Late in the afternoon we arrived in the small town of Bac Ha which is the home of the “most colorful” open market in Southeast Asia. Why it’s in this town, I don’t know. We are in a remote region of northwest Vietnam, almost within spitting distance of the Chinese border. There is not much here, some homes, a couple of eating establishments, and a brown lake the color of sewage. The market is open each Sunday morning and is the desire of photographers from all over.


We check into our hotel and make the trek up two flights to our room. There is no elevator to be found. Once in the room, my first order of business is to get the AC on. I turn on the remote to lower the air temperature. Nothing. This is not good. I then notice the slot to insert our room key which turns on the electricity in the room. I insert the key and again, I turn on the remote anticipating cooler air. Nothing again. The room is stuffy, I’m tired, and now I’m getting cranky. Kas, wanting to rid herself of my crankiness, volunteers to walk down the two flights of stairs to talk with the hotel manager. How she was going to do this, I had no idea. She knows one word of Vietnamese (Pho) and the hotel manager knows less English.

She came back a few moments later and said, “you have to sit down for this.” So, I sat. I was cranky but an order is an order.  It turns out that there is no electricity until 5:00. I suppose this is one way to deal with peak electricity rates. No, she says. There is no electricity in the entire town until 5:00. We are in a complete blackout. This is their daily ritual. It’s almost 5:00 so surely I can wait the few minutes until the electricity is turned on. 5:00 comes and goes with no electricity. 5:10 – nope. 5:20 – zip. 5:30 – forget about it. It must be that the person responsible for turning on the electricity overslept his afternoon nap. He swore his alarm did not go off. Of course not, there is no electricity! At 5:42, we are human again.


Dinner was included. What could we expect from a hotel dinner in a remote town on the edge of nowhere? The three of us settled in, a bit leery about our future. Then our first course arrived, corn and minced chicken soup (I think it was chicken, it tasted like chicken). Mild and surprisingly tasty. Then spring rolls arrived. They are lightly fried in a wok.  They were much better than they looked. Then, dish after dish was delivered, enough food to feed a dozen.  Shrimp with a tangy Yu-Xaing like sauce. Quite good and the shrimp was the star until the chicken (at least I hope it was chicken) with lemongrass arrived. We lost track after our 8th course. Each was out of this world. An amazing dinner in such a place.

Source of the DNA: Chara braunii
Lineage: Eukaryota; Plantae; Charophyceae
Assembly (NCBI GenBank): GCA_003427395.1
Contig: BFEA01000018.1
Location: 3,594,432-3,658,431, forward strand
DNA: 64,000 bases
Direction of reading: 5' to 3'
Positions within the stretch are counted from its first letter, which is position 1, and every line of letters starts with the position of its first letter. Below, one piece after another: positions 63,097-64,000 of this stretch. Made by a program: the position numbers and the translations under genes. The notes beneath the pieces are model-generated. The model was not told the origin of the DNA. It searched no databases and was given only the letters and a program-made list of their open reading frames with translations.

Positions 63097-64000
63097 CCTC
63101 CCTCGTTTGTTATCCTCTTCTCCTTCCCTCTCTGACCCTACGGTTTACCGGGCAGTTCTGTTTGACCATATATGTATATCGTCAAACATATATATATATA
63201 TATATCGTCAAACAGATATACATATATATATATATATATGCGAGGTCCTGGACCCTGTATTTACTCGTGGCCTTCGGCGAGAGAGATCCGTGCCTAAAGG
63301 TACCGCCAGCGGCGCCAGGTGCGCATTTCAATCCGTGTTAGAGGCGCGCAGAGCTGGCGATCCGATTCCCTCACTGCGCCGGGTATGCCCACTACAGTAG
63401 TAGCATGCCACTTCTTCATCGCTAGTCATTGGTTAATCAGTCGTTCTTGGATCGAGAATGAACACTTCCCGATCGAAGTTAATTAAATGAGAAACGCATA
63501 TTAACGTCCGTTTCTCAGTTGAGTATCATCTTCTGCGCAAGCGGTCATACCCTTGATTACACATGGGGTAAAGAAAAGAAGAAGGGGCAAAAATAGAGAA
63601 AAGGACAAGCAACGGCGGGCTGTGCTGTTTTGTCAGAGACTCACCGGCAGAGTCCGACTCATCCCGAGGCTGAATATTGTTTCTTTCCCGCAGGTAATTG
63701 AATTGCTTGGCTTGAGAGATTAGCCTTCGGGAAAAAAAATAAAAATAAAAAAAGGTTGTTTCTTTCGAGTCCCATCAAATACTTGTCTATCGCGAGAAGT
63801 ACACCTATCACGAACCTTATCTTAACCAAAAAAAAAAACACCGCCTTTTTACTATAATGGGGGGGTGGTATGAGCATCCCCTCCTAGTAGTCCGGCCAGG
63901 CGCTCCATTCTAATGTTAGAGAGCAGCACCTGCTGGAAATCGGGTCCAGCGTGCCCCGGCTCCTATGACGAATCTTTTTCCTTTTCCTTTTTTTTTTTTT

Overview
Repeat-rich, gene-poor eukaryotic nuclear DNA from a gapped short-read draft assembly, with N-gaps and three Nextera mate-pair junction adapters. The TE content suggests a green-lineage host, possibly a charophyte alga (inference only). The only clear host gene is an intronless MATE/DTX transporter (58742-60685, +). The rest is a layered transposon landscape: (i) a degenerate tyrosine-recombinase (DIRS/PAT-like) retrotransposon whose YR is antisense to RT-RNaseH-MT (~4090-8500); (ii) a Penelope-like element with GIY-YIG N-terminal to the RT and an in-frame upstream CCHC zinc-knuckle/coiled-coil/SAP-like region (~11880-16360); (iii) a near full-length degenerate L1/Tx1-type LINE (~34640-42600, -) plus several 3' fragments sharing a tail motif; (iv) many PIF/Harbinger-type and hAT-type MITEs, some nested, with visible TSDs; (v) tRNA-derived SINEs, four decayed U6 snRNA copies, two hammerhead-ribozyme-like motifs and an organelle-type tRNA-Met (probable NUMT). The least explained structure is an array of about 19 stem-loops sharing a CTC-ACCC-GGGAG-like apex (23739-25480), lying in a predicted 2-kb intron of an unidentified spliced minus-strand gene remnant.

Beyond full, we fell out into the street for a walk. We checked out the pre-market festivities and enjoyed the cooler air. Upon returning to the hotel, our hotel manager invited us for a drink of local plum wine. This is not your grandmother’s plum wine. It has some real kick. He kept saying it was 100%. I thought  he was saying that it was 100% plum. But, after a sip or two, I realized he meant 100 proof.  A few shots later, our evening was over.

The Market

The next morning was unbelievable. We walked to the market and had a ball photographing everything in sight. We started with a walk among the water buffalo. There must have been 50 of these creatures up for sale, each one in tow by its owner. At one point I was in the middle of 10 buffalo jostling for position. The things I do to bring you interesting photos.

These two Water Buffalo were about to face-off until this local “Water Buffalo Whisperer” calmed them down.

Each buffalo was handled by its owner, sometimes with a gentle touch.

In the middle of chaos, sometimes one can feel lost.

I wasn’t sure what to make of this guy.

As we walked through the different areas of the market we bumped into interesting looking locals, some dressed in their local “minority” colors.

I kept trying to photograph his face – he kept looking away. I waited many moments until he dropped his guard. It was well worth the wait,

There were hundreds and hundreds of locals dressed in colors.

When I saw these two, I knew it would make a good photo. When I shot it, I was sure.

The locals smoke tobacco using a long bong-like wooden contraption.

As I walked away, I looked back and found all these people doing what they do.

I hope you enjoyed our visit to Bac Ha as much as we did. The marketplace was better than advertised.

As always, it’s all about the light!